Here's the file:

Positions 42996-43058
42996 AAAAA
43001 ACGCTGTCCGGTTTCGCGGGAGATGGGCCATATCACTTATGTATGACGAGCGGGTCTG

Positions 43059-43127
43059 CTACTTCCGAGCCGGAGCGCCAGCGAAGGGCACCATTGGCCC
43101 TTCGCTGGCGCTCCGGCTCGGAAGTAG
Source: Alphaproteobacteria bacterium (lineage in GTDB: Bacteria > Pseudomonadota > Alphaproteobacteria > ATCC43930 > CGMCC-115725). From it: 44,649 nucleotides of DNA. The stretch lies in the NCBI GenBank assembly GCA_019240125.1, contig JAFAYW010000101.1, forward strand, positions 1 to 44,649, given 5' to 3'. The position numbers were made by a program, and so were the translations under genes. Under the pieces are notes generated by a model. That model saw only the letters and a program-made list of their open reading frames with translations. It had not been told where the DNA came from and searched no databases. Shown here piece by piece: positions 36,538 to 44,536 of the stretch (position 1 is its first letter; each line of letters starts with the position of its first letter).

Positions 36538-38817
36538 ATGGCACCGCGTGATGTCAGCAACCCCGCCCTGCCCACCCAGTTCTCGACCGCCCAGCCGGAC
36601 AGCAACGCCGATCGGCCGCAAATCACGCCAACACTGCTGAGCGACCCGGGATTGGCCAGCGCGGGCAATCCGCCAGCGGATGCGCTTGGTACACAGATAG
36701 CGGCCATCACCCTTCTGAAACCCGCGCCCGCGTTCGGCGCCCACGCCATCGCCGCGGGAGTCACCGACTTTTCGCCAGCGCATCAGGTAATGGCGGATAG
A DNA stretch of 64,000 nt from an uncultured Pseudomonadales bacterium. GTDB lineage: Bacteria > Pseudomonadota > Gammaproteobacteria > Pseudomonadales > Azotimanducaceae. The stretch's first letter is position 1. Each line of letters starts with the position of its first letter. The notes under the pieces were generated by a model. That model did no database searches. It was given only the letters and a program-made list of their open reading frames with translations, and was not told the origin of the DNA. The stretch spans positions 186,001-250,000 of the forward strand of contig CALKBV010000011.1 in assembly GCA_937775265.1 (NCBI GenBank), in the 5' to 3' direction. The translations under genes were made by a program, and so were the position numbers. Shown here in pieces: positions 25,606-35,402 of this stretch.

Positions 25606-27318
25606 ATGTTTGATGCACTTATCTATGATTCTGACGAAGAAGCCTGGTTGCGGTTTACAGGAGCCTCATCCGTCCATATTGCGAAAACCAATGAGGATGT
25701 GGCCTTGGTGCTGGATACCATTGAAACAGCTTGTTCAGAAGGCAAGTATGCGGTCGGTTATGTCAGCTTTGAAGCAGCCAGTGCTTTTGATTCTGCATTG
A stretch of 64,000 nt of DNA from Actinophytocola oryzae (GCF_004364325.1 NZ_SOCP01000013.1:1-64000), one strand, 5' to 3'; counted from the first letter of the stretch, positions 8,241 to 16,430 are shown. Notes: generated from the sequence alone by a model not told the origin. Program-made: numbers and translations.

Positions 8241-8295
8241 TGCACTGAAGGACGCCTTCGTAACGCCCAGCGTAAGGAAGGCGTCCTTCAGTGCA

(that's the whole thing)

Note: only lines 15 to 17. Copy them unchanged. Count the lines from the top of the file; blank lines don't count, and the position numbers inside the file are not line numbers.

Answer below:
25701 GGCCTTGGTGCTGGATACCATTGAAACAGCTTGTTCAGAAGGCAAGTATGCGGTCGGTTATGTCAGCTTTGAAGCAGCCAGTGCTTTTGATTCTGCATTG
A stretch of 64,000 nt of DNA from Actinophytocola oryzae (GCF_004364325.1 NZ_SOCP01000013.1:1-64000), one strand, 5' to 3'; counted from the first letter of the stretch, positions 8,241 to 16,430 are shown. Notes: generated from the sequence alone by a model not told the origin. Program-made: numbers and translations.

Positions 8241-8295